Sentences with double meaning

Viri   Sun Sep 03, 2006 3:07 am GMT
Some time ago I came across this anecdote about the actor Cary Grant.
A news reporter was trying to find when Cary Grant was born, so he sent the following telegram to Grant's agent:


As it happened, Cary Grant himself picked the telegram and, upon reading it, sent back the answer:


I quite liked this little story and was wondering if any of you native english-speakers can give any example of sentences with double meaning or sentences that, by lacking a word, can have a different meaning.

Thank you.
LVN   Sun Sep 03, 2006 3:18 am GMT
It's difficult for me to understand. Just because I'm not a native speaker!
Viri   Sun Sep 03, 2006 3:32 am GMT
It can be read two ways:

How old Cary Grant - inquiring about his age

How (is) old Cary Grant - asking how Cary Grant is doing

The reason is that in a telegram words like "is", "the", "a" etc are implied, that is, a sentence is comprehensible without them.

But there are certain sentences where this is dubious and one can read more than one meaning.

I don't think I ever sent a telegram (I'm 30), but I guess that in the age of email and the average age of internet users being low, asking you people to understand what telegram-writing is may be too much!...
Delia   Sun Sep 03, 2006 6:27 am GMT
There's a delicious old Hollywood anecdote that when Bette Davis was about to open a new play, the outrageously flamboyant, bisexual film and theater actress, Tallulah Bankhead sent her a telegram that read:

Robin   Sun Sep 03, 2006 6:41 am GMT
If you are interested in double meanings and clever expressions, get a "Book of Quotes"

I saw another post, which pointed out that the word "hard", had a sexual meaning, and it made me think of a famous quote.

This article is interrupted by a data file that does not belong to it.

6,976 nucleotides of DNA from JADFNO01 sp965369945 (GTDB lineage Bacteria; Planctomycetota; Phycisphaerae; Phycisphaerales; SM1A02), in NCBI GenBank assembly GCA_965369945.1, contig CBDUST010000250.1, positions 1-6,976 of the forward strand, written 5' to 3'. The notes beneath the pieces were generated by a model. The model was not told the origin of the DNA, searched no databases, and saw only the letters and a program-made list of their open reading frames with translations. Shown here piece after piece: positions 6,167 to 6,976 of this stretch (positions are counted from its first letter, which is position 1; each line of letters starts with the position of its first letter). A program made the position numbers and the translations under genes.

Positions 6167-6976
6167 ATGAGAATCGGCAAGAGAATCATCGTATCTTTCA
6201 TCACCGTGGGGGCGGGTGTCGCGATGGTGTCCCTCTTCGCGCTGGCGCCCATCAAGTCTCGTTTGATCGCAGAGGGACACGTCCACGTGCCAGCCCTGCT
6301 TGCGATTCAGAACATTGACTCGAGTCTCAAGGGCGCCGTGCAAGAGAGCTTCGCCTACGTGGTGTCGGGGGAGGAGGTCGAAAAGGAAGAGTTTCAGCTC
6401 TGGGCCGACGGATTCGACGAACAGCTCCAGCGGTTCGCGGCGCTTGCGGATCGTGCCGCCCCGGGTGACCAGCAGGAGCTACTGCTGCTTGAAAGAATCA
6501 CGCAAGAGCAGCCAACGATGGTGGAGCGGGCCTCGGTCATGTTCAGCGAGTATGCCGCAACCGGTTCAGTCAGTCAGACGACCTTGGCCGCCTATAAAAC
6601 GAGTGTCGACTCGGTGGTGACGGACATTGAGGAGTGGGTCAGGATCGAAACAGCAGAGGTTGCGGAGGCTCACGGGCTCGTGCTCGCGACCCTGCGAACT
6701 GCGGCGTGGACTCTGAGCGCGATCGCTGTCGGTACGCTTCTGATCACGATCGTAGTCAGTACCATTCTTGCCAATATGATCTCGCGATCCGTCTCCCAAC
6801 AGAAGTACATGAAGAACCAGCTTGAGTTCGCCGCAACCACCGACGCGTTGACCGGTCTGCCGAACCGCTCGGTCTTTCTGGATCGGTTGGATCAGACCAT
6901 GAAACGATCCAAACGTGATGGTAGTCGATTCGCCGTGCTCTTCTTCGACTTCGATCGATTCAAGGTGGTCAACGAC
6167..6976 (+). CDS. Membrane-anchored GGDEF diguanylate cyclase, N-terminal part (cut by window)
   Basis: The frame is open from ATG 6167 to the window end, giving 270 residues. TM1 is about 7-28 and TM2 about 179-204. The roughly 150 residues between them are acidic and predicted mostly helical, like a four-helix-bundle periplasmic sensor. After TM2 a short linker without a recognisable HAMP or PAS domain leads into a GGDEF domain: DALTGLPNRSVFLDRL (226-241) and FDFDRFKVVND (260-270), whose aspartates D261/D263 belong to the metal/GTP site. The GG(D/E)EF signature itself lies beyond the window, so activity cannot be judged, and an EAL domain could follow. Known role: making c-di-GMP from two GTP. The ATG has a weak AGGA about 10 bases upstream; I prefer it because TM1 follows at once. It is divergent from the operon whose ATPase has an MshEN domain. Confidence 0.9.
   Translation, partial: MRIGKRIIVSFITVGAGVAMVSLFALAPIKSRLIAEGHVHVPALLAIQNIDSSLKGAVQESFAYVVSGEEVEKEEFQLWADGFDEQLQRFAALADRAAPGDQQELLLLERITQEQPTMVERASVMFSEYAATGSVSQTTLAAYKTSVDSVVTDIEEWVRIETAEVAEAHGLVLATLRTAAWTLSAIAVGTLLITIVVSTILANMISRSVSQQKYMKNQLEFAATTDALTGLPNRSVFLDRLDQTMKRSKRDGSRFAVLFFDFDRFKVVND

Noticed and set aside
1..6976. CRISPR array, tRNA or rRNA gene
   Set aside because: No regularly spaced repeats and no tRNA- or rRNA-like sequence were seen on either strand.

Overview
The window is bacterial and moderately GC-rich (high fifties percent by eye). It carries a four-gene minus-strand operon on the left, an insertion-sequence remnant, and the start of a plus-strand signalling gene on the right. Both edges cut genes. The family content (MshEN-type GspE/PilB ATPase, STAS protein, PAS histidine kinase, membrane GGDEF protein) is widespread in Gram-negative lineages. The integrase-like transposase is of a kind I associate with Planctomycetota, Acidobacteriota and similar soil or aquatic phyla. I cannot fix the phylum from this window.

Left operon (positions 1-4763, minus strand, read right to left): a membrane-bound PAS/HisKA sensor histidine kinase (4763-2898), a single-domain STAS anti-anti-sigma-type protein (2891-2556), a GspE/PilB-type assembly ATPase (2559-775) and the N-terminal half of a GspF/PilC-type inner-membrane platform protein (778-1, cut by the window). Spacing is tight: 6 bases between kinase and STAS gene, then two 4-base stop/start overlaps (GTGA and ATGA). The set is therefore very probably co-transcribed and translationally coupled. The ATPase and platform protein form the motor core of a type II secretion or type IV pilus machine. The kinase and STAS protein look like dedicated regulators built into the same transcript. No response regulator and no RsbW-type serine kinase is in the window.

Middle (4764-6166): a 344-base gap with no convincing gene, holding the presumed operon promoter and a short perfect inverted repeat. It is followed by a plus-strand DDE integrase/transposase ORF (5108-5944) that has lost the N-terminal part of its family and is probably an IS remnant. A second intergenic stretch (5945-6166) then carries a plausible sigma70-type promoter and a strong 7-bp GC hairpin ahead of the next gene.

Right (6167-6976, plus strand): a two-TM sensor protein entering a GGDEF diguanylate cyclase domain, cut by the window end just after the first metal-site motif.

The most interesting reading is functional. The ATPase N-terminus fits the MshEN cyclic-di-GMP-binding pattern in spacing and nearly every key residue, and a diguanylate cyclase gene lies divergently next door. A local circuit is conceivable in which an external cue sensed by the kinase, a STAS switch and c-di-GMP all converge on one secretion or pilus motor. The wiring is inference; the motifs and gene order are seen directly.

"Is that a gun in your pocket? Or are you just glad to see me!" Mae West

There are two Mae West pages that I have come across.
Rick Johnson   Sun Sep 03, 2006 7:15 am GMT
One that I hear people saying occasionally is "I need my hair cutting badly", when what they really mean is "I badly need my hair cutting".
zxczxc   Sun Sep 03, 2006 1:24 pm GMT
I've never heard anyone say "I need my hair cutting" ever. Must be an Americanism.
Lazar   Sun Sep 03, 2006 2:29 pm GMT
<<I've never heard anyone say "I need my hair cutting" ever. Must be an Americanism.>>

I'm an American and I've never heard that expression in my life. (Also, Rick Johnson is from England.)
Guest   Sun Sep 03, 2006 5:40 pm GMT
"I need my hair cutting." sounds like something people say in England, zxczxc. Where are you from?
Jim   Mon Sep 04, 2006 2:30 am GMT

Perhaps this would be clearer.

"It can be read two ways:

"'How old is Cary Grant?' - inquiring about his age

"'How is old Cary Grant?' - asking how Cary Grant, who is old, is doing"
Vladimir   Mon Sep 04, 2006 11:01 am GMT
Another story from an English textbook for Russian students

One man from Europe once decided to visit his English friend. When crossing the English channel by vessel, there was a storm. The captain commanded : "HANDS ON DECK!". The guy put his hands on the deck and somebody trod on them.

In England he put up at a hotel. And when he was in the hotel room he heard somebody shout :"WATCH OUT!". He looked out of the window and a bucket of water was poured upon him.

Next morning he went to see his friend. He came to the friend's house, the servant opened and said : "Mr Smith IS NOT UP YET". The guy walked around for awhile and when some time after he came to his friend's house again, the servant said : "Mr Smith IS NOT DOWN YET".
Rick Johnson   Mon Sep 04, 2006 6:50 pm GMT
<<I need my hair cutting>>

It's a fairly common thing to say when ones barnet* is overgrown!

*Barnet Fair = Hair